Nearly 32% of shareholders reject Barclays pay deal

Barclays chairman Marcus Agius attempted to quell the rebellion by promising to address the problem.
Barclays chairman Marcus Agius attempted to quell the rebellion by promising to address the problem.

By Oliver Hotham

Barclays bank faced outrage from its shareholders at its annual general meeting today, with 31.5% voting against executives' pay.

Investors are furious that high wages continue to be paid despite the falling price of their shares- chairman Marcus Agius was heckled when he took to the stage earlier.

"To most outsiders it looks very odd to see Barclays award £2.15 billion in bonuses whilst paying out just £730 million in dividends to shareholders for 2011, so it is not surprising that there is likely to be a revolt," said shadow business secretary Chuka Umunna.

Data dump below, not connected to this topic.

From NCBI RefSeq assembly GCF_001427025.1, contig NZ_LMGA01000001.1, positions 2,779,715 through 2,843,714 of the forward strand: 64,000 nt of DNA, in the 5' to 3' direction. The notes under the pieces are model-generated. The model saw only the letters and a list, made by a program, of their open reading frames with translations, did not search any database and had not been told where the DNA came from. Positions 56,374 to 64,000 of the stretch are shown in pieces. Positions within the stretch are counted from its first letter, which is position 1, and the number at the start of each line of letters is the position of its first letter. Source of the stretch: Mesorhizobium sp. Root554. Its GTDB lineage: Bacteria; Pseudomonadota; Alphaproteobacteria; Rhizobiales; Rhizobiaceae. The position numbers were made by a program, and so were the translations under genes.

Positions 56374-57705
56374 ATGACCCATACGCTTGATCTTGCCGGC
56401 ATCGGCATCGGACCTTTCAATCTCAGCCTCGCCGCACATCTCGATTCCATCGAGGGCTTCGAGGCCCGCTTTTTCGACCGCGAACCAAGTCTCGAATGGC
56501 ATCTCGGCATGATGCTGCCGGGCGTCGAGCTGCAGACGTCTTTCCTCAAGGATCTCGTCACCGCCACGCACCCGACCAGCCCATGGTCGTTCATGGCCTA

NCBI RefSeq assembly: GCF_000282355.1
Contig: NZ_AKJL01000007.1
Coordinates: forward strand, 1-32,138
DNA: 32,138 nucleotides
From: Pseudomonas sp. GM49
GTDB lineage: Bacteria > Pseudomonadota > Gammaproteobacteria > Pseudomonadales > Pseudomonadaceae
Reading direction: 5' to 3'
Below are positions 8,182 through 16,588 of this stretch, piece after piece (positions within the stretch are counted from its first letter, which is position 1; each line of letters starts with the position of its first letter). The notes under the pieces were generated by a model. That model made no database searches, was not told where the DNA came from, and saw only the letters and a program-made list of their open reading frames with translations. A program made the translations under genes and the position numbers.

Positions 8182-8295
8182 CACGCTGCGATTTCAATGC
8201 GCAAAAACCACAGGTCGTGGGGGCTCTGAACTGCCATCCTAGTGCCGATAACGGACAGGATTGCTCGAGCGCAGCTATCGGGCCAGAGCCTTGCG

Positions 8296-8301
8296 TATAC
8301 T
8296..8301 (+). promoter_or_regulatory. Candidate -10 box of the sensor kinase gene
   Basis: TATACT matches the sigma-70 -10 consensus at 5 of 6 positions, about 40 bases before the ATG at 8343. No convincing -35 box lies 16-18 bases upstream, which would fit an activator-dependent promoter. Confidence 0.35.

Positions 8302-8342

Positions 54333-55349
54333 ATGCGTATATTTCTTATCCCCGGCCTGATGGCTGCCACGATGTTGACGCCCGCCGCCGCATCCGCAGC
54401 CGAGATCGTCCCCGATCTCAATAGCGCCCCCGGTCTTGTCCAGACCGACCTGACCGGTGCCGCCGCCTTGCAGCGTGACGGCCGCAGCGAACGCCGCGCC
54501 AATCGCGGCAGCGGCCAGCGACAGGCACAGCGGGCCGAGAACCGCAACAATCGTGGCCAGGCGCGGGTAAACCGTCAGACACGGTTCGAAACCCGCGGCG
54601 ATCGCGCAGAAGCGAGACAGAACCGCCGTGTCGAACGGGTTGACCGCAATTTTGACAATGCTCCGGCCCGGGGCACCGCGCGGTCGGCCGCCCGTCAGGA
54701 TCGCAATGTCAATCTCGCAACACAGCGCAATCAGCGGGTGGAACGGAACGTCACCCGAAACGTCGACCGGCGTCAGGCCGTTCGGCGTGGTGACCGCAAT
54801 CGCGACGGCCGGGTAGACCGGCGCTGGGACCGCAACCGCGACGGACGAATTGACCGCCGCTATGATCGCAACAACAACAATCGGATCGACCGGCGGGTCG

Agius attempted to quell the rebellion by promising to address the problem, and apologised for the firm's failure to deal with the issue.

"Your board recognises and accepts that remuneration levels across the industry have to adjust to the new reality of higher capital and lower returns for the sector," he will tell shareholders.

"Your board is committed to continuing to make progress in realigning distribution of income and profits in favour of shareholders as returns improve."

Investors are particularly furious over the salary of chief executive Bob Diamond who, after describing the bank's recent performance as "unacceptable", collected a salary of £1.35 million and a bonus of £2.7 million.

The crucial vote on the bank's remuneration report, which gives executives their salaries, was rejected by 31.5% of shareholders.

The rebellion comes amid fears by many shareholders that executive pay is does not correlate with performance.

The controversy over banker bonuses last came to the public eye with the controversy over RBS chief executive Stephen Hester's bonus, with public pressure forcing him to refuse it.

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